Resection Specimens

Resection specimens of maxilla for neoplastic processes include maxillary alveolectomy, palatal fenestration (also known as partial maxillectomy), maxillectomy (also known as hemimaxillec-tomy) and radical maxillectomy (also known as extended maxillectomy). Maxillary alveolectomy is indicated when a small tumour of the alveolar mucosa encroaches on or invades for a short distance into the bone. The resection lies within the alveolar process and does not involve the maxillary sinus. Palatal fenestration is performed for relatively localised tumours of the upper alveolar mucosa or floor of the maxillary sinus. The specimen comprises a portion of unilateral maxillary alveolar bone and alveolar mucosa, the opposing mucosa on the floor of maxillary sinus with a minimum of the medial and lateral sinus walls. Tissue from the upper buccal sulcus and a portion of the palatal vault may be included. Maxillectomy is indicated for larger tumours of the maxillary sinus and mouth that involve all or part of the maxillary sinus. There are a number of modifications but the specimen includes all of the maxillary alveolar bone from the midline to the tuberosity, bone from the lateral and medial walls of the maxillary sinus are included at least to the level of the zygomatic buttress. The orbital floor may be included or left intact. Radical maxillectomy is indicated for tumours extending beyond the confines of the maxillary sinus into adjacent sites. The specimen includes the orbital floor, orbital contents or pterygoid plates and muscles with the maxillectomy.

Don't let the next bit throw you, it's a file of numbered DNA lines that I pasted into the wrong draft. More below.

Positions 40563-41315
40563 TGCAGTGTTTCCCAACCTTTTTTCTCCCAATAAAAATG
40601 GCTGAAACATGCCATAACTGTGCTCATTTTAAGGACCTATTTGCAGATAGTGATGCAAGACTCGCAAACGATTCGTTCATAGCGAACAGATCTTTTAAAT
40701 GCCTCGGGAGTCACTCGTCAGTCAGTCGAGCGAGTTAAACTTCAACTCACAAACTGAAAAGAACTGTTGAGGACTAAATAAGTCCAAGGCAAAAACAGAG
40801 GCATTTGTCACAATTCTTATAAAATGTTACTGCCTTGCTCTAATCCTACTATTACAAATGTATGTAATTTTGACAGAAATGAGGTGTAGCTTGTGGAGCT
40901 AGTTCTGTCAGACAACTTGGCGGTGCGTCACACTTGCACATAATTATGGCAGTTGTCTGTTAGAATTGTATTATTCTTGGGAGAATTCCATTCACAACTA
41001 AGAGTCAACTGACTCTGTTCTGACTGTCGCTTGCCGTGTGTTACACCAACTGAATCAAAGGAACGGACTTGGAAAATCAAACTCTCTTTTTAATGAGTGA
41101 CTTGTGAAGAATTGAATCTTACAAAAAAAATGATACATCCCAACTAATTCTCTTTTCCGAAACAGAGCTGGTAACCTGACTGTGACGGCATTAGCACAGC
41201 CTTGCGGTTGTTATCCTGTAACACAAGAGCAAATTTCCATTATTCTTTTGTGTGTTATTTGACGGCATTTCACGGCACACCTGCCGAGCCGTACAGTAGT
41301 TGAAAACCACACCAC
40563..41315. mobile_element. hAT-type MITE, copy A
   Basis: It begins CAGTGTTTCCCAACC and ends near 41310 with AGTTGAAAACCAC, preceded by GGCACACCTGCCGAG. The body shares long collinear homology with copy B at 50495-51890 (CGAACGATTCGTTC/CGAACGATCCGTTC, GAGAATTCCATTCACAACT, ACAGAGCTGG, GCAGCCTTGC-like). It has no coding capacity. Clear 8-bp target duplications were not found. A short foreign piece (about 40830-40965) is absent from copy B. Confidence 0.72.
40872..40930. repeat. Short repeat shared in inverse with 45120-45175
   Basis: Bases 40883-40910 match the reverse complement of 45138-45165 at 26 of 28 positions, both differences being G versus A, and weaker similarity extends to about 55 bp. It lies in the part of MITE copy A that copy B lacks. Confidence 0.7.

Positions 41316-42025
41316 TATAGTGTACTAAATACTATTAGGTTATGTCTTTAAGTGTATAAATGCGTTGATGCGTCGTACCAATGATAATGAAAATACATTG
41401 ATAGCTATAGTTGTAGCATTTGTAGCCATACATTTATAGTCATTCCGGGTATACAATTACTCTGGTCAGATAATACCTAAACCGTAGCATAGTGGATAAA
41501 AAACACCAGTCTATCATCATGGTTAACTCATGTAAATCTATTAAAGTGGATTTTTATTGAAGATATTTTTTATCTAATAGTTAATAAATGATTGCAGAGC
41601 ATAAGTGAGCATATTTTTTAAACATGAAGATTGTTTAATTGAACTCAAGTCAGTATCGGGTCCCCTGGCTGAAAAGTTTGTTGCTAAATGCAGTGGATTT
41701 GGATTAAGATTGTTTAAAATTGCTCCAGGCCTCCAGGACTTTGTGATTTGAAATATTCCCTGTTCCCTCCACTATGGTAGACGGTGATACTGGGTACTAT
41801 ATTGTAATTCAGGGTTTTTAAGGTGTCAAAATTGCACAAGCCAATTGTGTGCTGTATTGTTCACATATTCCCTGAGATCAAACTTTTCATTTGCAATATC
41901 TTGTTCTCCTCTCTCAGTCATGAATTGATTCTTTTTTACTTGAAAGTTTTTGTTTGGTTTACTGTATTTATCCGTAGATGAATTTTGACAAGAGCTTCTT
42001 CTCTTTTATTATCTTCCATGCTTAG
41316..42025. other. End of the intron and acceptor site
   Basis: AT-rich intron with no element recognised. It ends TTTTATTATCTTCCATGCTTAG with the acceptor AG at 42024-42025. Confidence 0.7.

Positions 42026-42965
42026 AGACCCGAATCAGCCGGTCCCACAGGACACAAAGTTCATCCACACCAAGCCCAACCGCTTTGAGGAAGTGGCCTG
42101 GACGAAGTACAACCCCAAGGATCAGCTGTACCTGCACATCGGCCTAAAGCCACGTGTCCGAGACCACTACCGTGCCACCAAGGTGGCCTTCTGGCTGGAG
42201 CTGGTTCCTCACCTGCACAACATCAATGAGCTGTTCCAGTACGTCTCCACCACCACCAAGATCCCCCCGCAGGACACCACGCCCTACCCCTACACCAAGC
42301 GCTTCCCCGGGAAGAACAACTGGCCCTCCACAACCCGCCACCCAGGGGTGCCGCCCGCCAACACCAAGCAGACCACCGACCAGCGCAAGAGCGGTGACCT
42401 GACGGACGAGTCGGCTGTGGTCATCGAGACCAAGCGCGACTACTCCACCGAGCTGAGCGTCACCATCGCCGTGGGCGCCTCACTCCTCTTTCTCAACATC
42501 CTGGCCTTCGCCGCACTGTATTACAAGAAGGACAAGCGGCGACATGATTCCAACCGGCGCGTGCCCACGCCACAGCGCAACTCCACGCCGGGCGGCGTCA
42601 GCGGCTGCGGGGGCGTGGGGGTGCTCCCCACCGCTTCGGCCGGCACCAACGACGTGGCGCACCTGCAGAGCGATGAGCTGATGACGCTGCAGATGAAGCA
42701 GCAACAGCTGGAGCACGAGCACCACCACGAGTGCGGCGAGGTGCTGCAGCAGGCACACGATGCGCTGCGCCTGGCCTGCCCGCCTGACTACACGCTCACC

Resection specimens of mandible for neoplastic processes include rim resection (also known as marginal mandibulectomy) and hemimandibulectomy (also known as segmental mandibulec-tomy). Rim resection is performed for tumours of the lower alveolus or floor of mouth mucosa where there is minimal invasion of bone. If teeth are present the line of excision passes below their apices, often including the inferior alveolar canal. If the ascending ramus is involved, the excision line may include the coronoid process. Hemimandibulectomy is indicated for extension of mucosal tumour into the cancellous bone of the body of the mandible either from the alveolar aspect or from the buccal or lingual cortical plates such that preservation of sufficient bone at the lower border to prevent stress fracture cannot be achieved. Reconstruction is facilitated by preserving as much bone as possible, consistent with clearance. However, if there is a risk of perineural spread of tumour within the mandible, a block of bone containing the entire inferior alveolar canal is excised from lingula to mental foramen. Ameloblastomas and other locally aggressive odontogenic tumours in the mandible usually require hemimandibulectomy; there is little risk of perineural spread so the excision can be less radical.

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